MINNEAPOLIS – In the last days of his life, former Vice President Walter Mondale received a steady stream of phone calls of appreciation. Former Presidents Jimmy Carter and Bill Clinton, President Joe Biden and Vice President Kamala Harris all called to say goodbye and thank you.
It was a sign of respect for a man many Americans remember largely for his near-shutout defeat for the White House in 1984. But well after his bruising loss, Mondale remained a revered liberal elder — with a list of accomplishments that are still relevant today.
As a young senator, he co-wrote the Fair Housing Act of 1968, a pillar of federal civil rights legislation. He later engineered a 1975 bipartisan deal that ended the two-thirds rule for stopping filibusters, so that 60 senators instead of 67 could cut off debate.
Under President Jimmy Carter, he became the first vice president with a day job, as adviser to the president, not just a bystander. He called it the “executivization” of the vice presidency.
And as a Democratic presidential nominee, he chose the first female nominee for vice president from a major party.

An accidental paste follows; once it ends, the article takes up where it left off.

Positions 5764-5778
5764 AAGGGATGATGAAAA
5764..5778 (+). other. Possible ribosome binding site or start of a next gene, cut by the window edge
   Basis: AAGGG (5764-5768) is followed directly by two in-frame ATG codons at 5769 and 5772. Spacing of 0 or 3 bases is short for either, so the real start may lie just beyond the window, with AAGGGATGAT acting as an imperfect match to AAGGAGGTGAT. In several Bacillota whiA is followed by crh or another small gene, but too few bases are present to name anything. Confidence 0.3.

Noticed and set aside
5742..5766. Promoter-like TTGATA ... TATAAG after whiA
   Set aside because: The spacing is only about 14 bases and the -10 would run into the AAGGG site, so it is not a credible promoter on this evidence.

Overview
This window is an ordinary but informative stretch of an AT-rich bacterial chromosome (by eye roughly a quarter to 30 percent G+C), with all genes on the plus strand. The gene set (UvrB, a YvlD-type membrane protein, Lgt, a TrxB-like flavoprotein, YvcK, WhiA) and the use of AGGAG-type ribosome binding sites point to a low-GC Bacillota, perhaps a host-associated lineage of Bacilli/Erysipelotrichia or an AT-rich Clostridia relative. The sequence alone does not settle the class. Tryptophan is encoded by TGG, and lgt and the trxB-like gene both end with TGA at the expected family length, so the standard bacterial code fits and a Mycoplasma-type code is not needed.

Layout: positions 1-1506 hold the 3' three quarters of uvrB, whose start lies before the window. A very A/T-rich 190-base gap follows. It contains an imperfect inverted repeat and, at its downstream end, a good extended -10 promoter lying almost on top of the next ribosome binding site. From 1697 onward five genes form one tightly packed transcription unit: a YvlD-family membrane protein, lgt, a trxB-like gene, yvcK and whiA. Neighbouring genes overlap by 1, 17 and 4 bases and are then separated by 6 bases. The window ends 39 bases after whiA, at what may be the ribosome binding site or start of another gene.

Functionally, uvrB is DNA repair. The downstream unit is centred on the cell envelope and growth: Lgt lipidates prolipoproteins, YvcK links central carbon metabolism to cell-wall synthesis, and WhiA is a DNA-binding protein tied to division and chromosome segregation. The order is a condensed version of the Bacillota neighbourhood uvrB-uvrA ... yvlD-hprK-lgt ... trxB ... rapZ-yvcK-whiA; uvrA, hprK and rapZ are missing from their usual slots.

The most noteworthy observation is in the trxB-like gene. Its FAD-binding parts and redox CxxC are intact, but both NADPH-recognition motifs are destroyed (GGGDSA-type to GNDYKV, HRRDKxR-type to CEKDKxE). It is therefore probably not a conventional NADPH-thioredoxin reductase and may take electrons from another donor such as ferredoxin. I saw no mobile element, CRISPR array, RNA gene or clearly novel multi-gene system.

Harris, who won the job 36 years later, specifically thanked him for all he did to change the office, according to a person familiar with the calls who asked for anonymity to discuss the private conversations.
Mondale, 93, died Monday at his home in Minneapolis, as the city awaits a verdict in a murder trial that has forced the nation to again wrestle with structural racism. He welcomed that debate, his family said in a statement: “We are grateful that he had the opportunity to see the emergence of another generation of civil rights reckoning in the past months."
Mondale was appointed senator from Minnesota to succeed his political mentor, Hubert H. Humphrey, who resigned to become vice president. He won Senate elections in 1966 and 1972, and stepped down to become vice president in 1977. Carter lost to Ronald Reagan in 1980 and Mondale went into private law practice — while beginning his own campaign for the presidency. He won the nomination in 1984, chose Rep. Geraldine Ferraro of New York as his running mate, and was crushed in the landslide that reelected Reagan, carrying only Minnesota and the District of Columbia.